As the government scrambled together to understand their own directions for the plebiscite, 16 and 17-year-olds began to see the chance of voting in the upcoming same-sex marriage postal vote.
Thanks to Stephen Murray’s tweet questioning whether or not the 47,000 16 and 17-year-olds were to vote in the plebiscite, the public began turning their heads in inquiry. It was only a short-lived golden age for the ‘soon-to-be-adults’ of Australia, until all hope was crushed by Australian Electoral Commission claiming “the normal enrolment processes apply – 16 and 17-year-olds are not added to the Commonwealth electoral roll until they turn 18”.
Being a 17-year-old keen advocate for the cause myself, I was left feeling unable to change something that would affect so much of the community that surrounds me. It was the hope of possibility that disillusioned not only me, but many of my classmates in regards to the voting system that we constantly put our trust in.
When the Coalition released their ‘Vote No’ advertisement, it was the first time many young people understood that voting yes wasn’t something that all of Australia wanted. The media craze that stemmed from this campaign – whether that was for or against the cause – left the youth population of Australia feeling hopeless.
Whilst we like to preach against our common ‘lazy’ trait, it was here that many of the young people advocating for the cause dropped out, as it was no longer a question of voting yes or no, but rather asking what we could do for our community. The prevalence of the current plebiscite in high schools across the country was instrumental in building the excitement to have a voice in our government, but as it turns out, we will remain stagnant in our judgement as a result of our age. So what are we to do, keeping in mind that this plebiscite, as well as future votes, will be decided on an outcome that we cannot affect? This is the question on the minds of Australia’s youth.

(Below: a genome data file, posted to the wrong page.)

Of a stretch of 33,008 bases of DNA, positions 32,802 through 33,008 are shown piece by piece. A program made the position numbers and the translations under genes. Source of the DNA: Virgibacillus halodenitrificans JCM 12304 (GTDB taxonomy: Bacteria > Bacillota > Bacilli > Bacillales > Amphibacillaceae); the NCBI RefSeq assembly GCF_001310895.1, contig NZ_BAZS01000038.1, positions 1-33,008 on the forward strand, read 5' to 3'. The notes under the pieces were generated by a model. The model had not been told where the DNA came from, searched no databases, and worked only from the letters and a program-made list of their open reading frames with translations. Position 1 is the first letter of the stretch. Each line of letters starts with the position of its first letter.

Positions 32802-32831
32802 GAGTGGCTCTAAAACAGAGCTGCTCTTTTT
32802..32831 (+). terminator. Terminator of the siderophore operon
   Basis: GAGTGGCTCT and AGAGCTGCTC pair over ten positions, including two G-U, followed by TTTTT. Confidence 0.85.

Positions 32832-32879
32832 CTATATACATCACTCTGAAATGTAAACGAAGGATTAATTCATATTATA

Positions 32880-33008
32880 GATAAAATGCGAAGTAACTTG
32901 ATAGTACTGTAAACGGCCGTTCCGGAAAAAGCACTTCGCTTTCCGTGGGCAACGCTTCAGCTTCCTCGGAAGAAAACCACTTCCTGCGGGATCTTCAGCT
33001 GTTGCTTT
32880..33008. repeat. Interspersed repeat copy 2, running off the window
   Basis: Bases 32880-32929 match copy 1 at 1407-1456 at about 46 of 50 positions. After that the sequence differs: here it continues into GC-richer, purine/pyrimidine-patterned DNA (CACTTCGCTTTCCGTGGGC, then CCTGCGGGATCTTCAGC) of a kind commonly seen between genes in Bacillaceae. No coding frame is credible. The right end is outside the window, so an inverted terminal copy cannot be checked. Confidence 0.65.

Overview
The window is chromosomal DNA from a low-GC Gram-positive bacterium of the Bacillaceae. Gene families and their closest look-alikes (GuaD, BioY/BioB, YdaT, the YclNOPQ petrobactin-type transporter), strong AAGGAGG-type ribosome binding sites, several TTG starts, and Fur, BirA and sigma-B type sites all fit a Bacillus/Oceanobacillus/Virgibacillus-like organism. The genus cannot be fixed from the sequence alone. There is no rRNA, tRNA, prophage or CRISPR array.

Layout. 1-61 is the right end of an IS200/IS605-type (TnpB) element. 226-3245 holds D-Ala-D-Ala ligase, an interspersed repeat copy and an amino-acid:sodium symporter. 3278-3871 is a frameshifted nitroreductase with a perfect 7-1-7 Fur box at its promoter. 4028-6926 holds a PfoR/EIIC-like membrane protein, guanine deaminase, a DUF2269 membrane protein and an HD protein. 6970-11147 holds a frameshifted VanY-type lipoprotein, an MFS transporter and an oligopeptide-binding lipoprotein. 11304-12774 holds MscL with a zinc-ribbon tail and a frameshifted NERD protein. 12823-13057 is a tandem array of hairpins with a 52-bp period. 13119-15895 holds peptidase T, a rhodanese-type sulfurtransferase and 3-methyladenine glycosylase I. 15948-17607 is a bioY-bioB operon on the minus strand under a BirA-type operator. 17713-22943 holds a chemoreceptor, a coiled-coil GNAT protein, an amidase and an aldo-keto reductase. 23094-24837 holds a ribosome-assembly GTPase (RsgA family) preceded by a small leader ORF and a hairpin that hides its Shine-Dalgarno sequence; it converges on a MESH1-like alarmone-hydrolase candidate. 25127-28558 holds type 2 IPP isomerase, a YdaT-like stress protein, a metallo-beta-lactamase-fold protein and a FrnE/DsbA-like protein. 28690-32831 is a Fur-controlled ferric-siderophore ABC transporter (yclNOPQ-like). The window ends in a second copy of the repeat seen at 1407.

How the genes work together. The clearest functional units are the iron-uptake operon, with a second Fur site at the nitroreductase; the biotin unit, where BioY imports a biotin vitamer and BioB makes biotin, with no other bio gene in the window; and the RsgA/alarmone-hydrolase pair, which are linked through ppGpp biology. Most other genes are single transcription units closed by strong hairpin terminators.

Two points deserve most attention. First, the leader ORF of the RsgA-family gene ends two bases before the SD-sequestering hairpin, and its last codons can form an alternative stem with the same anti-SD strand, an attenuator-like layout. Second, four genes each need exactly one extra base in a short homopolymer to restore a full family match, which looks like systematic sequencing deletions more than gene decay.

When asking a group of Year 10 students about how they would act on their beliefs for same sex marriage, 23% claimed they would do nothing because they were “too lazy”. Others responded with ideas on how they could help; making posts on Facebook, signing petitions and attending and assisting school social justice groups.
The lack of role models in this area for under-18 advocates is astounding; hence this building up of communities on a local level is an integral part of establishing real change. This debate has disengaged many of us as it demands something more that many are not willing to give, but this debate has also inspired a fight. A young girl, extremely invested in the debate commented, “I am gay so this plebiscite affects me, but I can’t affect the plebiscite … and we’re allowed to drive, but not vote? We do the one that could kill, there is no sense in that”.
Whilst many younger citizens are eager to vote and would love to see the voting age lowered to 16, it is still generally accepted that at the end of the day, the voting age should remain, because so many of us are uneducated on politics or still have not formed a stance in regards to the bureaucratic structures of our nation. However, this inability to provide direct change on an issue that many young people form one coherent argument for, same-sex marriage, leaves us bereft of true motivation.
We understand that voting is not the only way to help, so the solution to this problem is to educate early on these methods. Young people are essential tools in this fight for equality, but at times we need some guidance. It is us, the under-18’s of Australia that will be leading the rallies, signing the petitions, because this plebiscite is not the only way we will see change.
We do not want to stand around. We will prosper in ways that many did not even know were possible. And we will go against our stereotype that aligns us with apathy. It’s time for change and we are not voluntarily going to sit on the side-lines letting others take the reins.
Written by Lara Pagola, images by Kristen Daly.